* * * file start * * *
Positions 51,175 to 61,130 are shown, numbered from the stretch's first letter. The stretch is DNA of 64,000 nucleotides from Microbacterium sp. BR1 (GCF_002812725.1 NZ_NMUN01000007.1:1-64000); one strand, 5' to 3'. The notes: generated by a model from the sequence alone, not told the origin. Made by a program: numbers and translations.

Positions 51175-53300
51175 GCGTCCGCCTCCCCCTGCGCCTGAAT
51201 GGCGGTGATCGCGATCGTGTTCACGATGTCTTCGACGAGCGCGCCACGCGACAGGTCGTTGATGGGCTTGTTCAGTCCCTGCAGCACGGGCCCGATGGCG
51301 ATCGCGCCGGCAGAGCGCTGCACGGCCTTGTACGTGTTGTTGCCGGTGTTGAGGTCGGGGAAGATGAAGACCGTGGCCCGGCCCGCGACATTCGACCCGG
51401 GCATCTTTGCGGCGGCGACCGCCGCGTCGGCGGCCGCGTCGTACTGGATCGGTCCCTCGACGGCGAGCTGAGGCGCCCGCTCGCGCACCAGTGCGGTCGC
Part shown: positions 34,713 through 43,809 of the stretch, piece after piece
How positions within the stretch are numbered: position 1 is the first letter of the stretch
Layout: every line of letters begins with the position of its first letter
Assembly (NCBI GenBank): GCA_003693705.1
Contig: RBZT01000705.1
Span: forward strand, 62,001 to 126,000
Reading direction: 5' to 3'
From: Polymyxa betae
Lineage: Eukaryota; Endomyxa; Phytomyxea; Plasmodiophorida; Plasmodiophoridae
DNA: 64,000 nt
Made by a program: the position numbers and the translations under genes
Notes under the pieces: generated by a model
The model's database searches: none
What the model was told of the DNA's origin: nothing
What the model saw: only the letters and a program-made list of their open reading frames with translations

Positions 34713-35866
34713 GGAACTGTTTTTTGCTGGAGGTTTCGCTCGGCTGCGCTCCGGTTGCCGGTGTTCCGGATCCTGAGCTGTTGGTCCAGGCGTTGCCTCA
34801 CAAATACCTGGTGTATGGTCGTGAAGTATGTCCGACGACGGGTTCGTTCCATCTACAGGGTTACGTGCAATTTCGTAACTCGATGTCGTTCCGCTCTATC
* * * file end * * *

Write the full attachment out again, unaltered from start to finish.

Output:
Positions 51,175 to 61,130 are shown, numbered from the stretch's first letter. The stretch is DNA of 64,000 nucleotides from Microbacterium sp. BR1 (GCF_002812725.1 NZ_NMUN01000007.1:1-64000); one strand, 5' to 3'. The notes: generated by a model from the sequence alone, not told the origin. Made by a program: numbers and translations.

Positions 51175-53300
51175 GCGTCCGCCTCCCCCTGCGCCTGAAT
51201 GGCGGTGATCGCGATCGTGTTCACGATGTCTTCGACGAGCGCGCCACGCGACAGGTCGTTGATGGGCTTGTTCAGTCCCTGCAGCACGGGCCCGATGGCG
51301 ATCGCGCCGGCAGAGCGCTGCACGGCCTTGTACGTGTTGTTGCCGGTGTTGAGGTCGGGGAAGATGAAGACCGTGGCCCGGCCCGCGACATTCGACCCGG
51401 GCATCTTTGCGGCGGCGACCGCCGCGTCGGCGGCCGCGTCGTACTGGATCGGTCCCTCGACGGCGAGCTGAGGCGCCCGCTCGCGCACCAGTGCGGTCGC
Part shown: positions 34,713 through 43,809 of the stretch, piece after piece
How positions within the stretch are numbered: position 1 is the first letter of the stretch
Layout: every line of letters begins with the position of its first letter
Assembly (NCBI GenBank): GCA_003693705.1
Contig: RBZT01000705.1
Span: forward strand, 62,001 to 126,000
Reading direction: 5' to 3'
From: Polymyxa betae
Lineage: Eukaryota; Endomyxa; Phytomyxea; Plasmodiophorida; Plasmodiophoridae
DNA: 64,000 nt
Made by a program: the position numbers and the translations under genes
Notes under the pieces: generated by a model
The model's database searches: none
What the model was told of the DNA's origin: nothing
What the model saw: only the letters and a program-made list of their open reading frames with translations

Positions 34713-35866
34713 GGAACTGTTTTTTGCTGGAGGTTTCGCTCGGCTGCGCTCCGGTTGCCGGTGTTCCGGATCCTGAGCTGTTGGTCCAGGCGTTGCCTCA
34801 CAAATACCTGGTGTATGGTCGTGAAGTATGTCCGACGACGGGTTCGTTCCATCTACAGGGTTACGTGCAATTTCGTAACTCGATGTCGTTCCGCTCTATC